Because returns are a hot-button topic that’s growing into a requirement, retailers are hesitant to recoup these costs by charging for return shipping.
In a survey by DC Velocity, only 30% of retailers said they charge customers for returns shipping to recover these supply chain costs and 20% charge fees for processing them. To add insult to injury, less than half can even measure the financial impact that returns have on their company.
The bottom line is it’s an inevitable and pricey process, so you’ll need a strong system in place to minimize the drain of your resources.
Tactics to solve optimization challenges
Call it Newton’s third law of ecommerce: for every inventory optimization challenge, there’s an equal and opposite inventory optimization solution.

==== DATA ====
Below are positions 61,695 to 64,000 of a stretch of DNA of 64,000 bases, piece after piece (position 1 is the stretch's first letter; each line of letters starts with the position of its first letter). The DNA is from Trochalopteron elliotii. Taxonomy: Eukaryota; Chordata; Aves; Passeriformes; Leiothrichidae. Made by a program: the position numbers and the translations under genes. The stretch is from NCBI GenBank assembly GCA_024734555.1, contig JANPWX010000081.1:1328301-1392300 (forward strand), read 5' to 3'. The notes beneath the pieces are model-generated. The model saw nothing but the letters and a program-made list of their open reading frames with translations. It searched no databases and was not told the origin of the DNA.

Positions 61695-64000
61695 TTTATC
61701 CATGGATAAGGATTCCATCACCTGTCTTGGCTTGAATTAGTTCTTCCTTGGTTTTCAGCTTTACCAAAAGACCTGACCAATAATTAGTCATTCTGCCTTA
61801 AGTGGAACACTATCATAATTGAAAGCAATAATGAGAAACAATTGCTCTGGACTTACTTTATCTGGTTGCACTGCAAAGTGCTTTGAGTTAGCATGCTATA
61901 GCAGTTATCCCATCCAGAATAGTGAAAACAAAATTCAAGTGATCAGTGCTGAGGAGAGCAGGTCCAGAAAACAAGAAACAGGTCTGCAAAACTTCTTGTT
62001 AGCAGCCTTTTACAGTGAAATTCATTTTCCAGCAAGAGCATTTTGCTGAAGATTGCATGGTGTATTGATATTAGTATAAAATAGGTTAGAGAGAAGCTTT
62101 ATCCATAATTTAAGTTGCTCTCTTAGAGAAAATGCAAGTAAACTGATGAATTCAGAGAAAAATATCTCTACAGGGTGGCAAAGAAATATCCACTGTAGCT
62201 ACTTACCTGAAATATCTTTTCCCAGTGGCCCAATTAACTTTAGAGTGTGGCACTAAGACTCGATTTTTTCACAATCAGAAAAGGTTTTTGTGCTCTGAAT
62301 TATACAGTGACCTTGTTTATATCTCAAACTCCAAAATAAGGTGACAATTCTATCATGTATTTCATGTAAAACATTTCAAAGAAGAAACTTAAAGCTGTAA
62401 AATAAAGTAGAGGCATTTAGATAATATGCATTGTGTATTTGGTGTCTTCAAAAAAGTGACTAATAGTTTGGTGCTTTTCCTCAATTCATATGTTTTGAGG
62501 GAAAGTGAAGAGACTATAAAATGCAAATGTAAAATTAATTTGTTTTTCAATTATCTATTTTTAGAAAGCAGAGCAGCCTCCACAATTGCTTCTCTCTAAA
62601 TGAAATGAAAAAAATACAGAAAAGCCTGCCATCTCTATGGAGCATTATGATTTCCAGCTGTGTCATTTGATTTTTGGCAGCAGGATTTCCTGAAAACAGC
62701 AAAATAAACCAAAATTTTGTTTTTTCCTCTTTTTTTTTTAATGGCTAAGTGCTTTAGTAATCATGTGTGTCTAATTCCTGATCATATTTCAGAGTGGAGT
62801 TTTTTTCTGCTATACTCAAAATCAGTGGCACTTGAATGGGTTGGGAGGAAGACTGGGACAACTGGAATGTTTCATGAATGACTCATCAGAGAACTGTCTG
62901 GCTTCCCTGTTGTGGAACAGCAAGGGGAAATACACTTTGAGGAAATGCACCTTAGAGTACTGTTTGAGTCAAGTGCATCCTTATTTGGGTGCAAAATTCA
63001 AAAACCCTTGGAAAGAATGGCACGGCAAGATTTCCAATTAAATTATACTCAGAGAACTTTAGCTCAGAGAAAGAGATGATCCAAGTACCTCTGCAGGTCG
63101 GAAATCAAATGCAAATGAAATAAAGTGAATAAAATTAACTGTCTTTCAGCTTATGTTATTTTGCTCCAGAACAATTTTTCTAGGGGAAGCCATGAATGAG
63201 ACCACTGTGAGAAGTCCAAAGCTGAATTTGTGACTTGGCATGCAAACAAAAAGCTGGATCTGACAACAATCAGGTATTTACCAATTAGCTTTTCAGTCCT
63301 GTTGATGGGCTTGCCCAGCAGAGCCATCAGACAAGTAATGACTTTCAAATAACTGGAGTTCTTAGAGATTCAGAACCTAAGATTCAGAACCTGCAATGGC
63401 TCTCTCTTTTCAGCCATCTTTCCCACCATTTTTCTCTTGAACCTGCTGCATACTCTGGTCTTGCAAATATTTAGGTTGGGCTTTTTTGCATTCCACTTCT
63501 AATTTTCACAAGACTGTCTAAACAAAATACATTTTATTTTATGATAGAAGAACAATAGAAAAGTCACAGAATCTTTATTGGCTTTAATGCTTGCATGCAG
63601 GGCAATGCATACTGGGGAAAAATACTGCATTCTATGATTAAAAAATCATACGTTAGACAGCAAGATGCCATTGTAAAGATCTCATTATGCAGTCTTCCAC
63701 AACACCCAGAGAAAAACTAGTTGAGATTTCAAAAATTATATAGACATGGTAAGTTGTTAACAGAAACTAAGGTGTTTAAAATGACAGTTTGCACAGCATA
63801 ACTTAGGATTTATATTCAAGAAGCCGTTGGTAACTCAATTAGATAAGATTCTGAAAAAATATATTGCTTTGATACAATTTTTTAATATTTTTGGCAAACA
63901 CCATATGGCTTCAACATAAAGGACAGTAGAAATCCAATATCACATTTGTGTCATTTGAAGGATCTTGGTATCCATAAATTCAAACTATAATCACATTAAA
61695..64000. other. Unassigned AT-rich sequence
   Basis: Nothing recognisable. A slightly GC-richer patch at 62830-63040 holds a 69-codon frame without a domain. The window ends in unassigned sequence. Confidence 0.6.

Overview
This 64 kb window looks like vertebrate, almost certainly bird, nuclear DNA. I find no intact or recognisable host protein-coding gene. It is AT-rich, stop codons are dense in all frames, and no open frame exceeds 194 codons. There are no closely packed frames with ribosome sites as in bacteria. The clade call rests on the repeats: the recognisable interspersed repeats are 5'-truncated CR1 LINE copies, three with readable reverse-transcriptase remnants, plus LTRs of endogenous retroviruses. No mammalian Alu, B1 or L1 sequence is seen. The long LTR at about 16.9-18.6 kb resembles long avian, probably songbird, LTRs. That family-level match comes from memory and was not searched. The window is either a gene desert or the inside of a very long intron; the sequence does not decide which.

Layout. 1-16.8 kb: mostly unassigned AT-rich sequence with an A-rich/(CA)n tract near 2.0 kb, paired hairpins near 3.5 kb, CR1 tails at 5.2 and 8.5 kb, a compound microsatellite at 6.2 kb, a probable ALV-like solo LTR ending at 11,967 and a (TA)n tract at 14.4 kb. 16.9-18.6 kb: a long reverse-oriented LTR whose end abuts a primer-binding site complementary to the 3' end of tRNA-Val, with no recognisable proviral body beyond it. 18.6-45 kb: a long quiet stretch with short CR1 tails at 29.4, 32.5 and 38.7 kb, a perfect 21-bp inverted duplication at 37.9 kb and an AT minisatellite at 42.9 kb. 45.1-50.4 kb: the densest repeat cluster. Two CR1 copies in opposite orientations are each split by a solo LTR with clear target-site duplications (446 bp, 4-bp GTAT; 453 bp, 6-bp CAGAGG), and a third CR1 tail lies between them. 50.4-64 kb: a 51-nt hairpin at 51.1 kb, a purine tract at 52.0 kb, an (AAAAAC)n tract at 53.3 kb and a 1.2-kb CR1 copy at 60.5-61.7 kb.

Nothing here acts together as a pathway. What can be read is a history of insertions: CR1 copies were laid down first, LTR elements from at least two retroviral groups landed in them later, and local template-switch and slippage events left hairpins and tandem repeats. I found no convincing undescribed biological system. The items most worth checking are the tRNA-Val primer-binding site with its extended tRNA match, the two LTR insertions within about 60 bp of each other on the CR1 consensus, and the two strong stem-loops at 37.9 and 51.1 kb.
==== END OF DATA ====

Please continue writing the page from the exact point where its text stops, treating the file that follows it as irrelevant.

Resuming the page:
Integrated supply chain
Deloitte reports that 78% of businesses with high-performing supply chains have more revenue growth than their industry counterparts.
The key to solving this issue is in your software – you’ll want to implement an optimized warehouse management system (WMS) or inventory management system (IMS).
The idea is to have crystal-clear inventory visibility across all channels, which you can use as a forecaster of future product demand. And when order management and fulfillment operations are synced up in real-time across channels, each order can automatically trigger the closest distribution center and the most efficient in-house or third-party fulfillment entity.
Take it from Original Grain, a Shopify Plus customer that recognized early on addressing the challenges of omnichannel would be the backbone of the company. This mentality allowed them to sail past the eight-figure mark within four years, selling across multiple channels including brick-and-mortar, their Shopify Plus store, and Amazon.
Reducing safety stock
If you’re losing too much money in your safety stock game, recovery comes from calculations and tracking.